Harry Blackmun, who retired from the Supreme Court in 1994 after 22 years on the bench, is gone. The Blackmun I first knew in the early '80s was the Aspen Blackmun who asked to be addressed as "Harry."
Each summer he would preside over an Aspen Institute seminar on "Justice and Society." The climax of the annual seminar came on the last day when he would give an hour-long off-the-record briefing on Roe v. Wade, the 1973 decision he had written legalizing abortion.
I guess off-the-record restrictions don't apply any more, and so I can report that Blackmun was depressed by the avalanche of hatred that his decision had generated. Letters calling him "murderer," "butcher of Dachau," "Pontius Pilate." The greatest volume of mail ever received by the court on one subject. Some of the letters were threatening, and the FBI was called in in 1985 when a shot was fired into his apartment window in Arlington, Va.
In the '80s, Blackmun grew gloomier each year about the fate of Roe v. Wade.
In his 1991 Aspen seminar, he spoke of Roe almost in the past tense, saying that, even if it were reversed, his consolation would be that at least it had helped one generation of women.
But then in 1992, Roe was - in effect - upheld in a 5-to-4 decision of the court. That summer, Blackmun pointed to the emergence of a "new center" in the court - Anthony Kennedy, David Souter, and Sandra Day O'Connor. His spirits had clearly brightened. He was ready now to take on capital punishment, which he abhorred.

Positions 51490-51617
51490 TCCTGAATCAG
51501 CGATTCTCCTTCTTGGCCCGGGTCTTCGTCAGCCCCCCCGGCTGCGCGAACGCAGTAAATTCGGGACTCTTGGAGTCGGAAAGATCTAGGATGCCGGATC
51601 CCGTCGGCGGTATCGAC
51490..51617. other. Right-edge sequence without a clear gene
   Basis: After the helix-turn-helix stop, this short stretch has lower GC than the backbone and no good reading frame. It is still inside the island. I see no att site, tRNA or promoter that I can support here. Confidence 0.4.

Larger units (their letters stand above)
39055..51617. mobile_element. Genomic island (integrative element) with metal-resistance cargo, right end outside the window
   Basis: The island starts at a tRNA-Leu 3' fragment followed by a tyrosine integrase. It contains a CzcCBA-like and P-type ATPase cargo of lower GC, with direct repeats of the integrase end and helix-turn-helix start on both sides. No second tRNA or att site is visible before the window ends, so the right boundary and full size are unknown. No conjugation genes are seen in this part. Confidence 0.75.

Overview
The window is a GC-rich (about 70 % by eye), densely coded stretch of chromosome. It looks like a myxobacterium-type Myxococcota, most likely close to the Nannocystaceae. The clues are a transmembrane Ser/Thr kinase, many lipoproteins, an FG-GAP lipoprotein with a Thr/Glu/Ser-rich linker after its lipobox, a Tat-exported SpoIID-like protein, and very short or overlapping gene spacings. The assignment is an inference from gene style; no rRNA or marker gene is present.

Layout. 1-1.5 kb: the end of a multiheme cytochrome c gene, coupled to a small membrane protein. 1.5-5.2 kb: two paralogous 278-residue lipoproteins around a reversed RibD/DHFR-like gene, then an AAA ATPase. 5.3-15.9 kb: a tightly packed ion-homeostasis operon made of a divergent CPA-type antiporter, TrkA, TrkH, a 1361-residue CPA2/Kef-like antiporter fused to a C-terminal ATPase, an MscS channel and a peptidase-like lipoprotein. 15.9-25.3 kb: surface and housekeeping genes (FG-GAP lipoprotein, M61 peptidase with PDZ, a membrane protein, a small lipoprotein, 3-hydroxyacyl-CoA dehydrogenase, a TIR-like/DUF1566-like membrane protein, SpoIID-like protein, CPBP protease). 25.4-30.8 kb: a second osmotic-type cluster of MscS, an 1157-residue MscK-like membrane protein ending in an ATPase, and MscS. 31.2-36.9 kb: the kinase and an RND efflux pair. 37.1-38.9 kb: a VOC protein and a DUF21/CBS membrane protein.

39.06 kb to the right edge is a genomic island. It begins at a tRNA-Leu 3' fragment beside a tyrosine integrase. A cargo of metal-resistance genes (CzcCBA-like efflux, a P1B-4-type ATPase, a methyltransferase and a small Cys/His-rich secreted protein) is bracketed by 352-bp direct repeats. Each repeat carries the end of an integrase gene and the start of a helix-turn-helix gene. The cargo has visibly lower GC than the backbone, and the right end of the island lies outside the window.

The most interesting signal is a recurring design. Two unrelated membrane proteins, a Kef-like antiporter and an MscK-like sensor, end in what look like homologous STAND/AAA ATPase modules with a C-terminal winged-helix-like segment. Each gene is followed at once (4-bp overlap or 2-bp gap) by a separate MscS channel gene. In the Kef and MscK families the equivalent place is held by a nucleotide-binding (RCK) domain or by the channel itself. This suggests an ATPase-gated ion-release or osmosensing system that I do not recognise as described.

In 1982, Blackmun sat for a taped interview with me for CNN in his Supreme Court chamber. His purpose, he said, was to demystify the court, to bring it closer to the people.
A baseball fan, he joked about being President Nixon's "third pick" after the Senate had rejected two nominees.
He joked also about how he was expected to be a conservative voice, one of the "Minnesota Twins" with Chief Justice Warren Burger.
But in time, his opinions were far left of Burger's, and no one said "Minnesota Twins" anymore.
On a walk in Aspen in 1990, he confided to me that he was thinking of retiring, but not as long as there was a Republican in the White House to name his successor. And so he waited until 1994, by now a Clintonian, no longer a Nixonian.
When he appeared with President Clinton in the White House in April 1994, to announce his retirement, Mr. Clinton talked about him warmly as a voice of humanity.
I asked Harry how he was going to get along without his daily fix of hate mail. There was laughter from those assembled, but Blackmun said he had not quite heard my question. Mr. Clinton repeated it for him, then turned to the audience and said, "He offered to take some of mine."
*Daniel Schorr is senior news analyst for National Public Radio.